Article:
The underlying image for the deepfake is not of “Sandra Steven,” or even an FBI officer: it is instead based on a photo of Satu Koivu, Assistant Police Commissioner and Senior Police Advisor of the UN Peacekeeping Force in Cyprus, from an image originally posted on Facebook in September 2021. It’s notable in this case that her identity was not relied on, replaced with a generic advance fee fraud narrative: anyone in a position of authority could be impersonated in this way.

Figure 2: Original image of Assistant Police Commissioner Satu Koivu

By interacting with the fraudster claiming to be “Sandra Steven,” Netcraft gained further details of the scam, including information about the supposed “fund” and soliciting bank account and Bitcoin address details.

While this video included numerous fraud indicators, as these scammers become more familiar with producing deepfakes, we expect they will only get more convincing in the future.

ChatGPT-assisted crime

Netcraft has also found numerous indicators of other advance fee fraudsters using Large Language Models to make their messages more convincing, eliminating common tells such as poor grammar and including bespoke information beyond what could be included through a traditional mass-email campaign.

While there are specific generative AI tools marketed to criminals, including FraudGPT or WormGPT, there are also ChatGPT “jailbreaks” that unlock a so-called “Do Anything Now” mode that can bypass some of the moderation constraints put in place by OpenAI. However, as ChatGPT can be legitimately used for drafting emails, it is trivial to use the tool to generate these emails without requiring any criminal-specific infrastructure.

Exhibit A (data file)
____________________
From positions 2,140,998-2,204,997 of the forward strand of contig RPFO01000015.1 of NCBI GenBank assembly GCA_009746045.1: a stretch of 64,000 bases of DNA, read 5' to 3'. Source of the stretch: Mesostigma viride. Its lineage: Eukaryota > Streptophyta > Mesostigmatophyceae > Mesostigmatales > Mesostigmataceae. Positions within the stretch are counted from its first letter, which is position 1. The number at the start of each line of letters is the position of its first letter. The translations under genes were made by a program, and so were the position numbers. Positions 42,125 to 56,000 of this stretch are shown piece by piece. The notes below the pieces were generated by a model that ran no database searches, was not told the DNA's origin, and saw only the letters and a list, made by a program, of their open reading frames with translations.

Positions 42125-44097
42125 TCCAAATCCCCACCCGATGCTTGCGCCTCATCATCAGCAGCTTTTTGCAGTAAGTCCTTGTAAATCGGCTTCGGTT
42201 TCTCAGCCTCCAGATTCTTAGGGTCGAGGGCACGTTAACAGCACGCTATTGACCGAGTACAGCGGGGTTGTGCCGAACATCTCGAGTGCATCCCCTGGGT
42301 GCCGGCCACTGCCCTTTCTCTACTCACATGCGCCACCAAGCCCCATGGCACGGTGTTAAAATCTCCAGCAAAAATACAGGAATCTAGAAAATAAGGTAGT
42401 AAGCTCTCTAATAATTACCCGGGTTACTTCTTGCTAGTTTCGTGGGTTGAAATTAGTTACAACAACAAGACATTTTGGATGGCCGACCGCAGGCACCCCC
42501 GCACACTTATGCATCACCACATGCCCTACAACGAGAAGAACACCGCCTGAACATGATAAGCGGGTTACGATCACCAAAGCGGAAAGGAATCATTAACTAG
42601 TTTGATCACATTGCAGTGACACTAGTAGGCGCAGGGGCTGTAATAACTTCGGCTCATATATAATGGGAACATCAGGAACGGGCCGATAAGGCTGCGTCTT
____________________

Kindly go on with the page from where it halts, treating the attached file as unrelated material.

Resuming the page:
Errors are sometimes thought to be deliberately included by fraudsters in initial lure emails as a way of filtering out people who may realize they are being scammed later on. By correcting them using an LLM, there is a benefit to the fraudster of not losing victims who are already on the hook.

Figure 3: Two emails from the same email address, with the right-hand one being a suspected LLM-generated email. The writing style used here is typical of generative AI tools like ChatGPT, contrasting significantly in composition and word choice to other messages in the same conversation.

How Netcraft can help

Netcraft processes hundreds of millions of spam emails every month, identifying all kinds of malicious sites, attachments, and conversational scams being sent to victims around the world.

When your brand is impersonated in advance fee fraud emails, Netcraft can take down the impersonating email address and other infrastructure, such as compromised servers used for sending the emails. This intervention prevents the same infrastructure being used to send out new lures and disrupts any ongoing conversations to prevent ongoing fraud.

Another common venue is impersonation on social media, where fake versions of your executives can be used to both act as the initial stage of a scam and carry them out once people are hooked. Netcraft searches for and takes down these impersonating profiles for our customers.

Book a demo and see for yourself how Netcraft can protect your business and brand from cybercrime.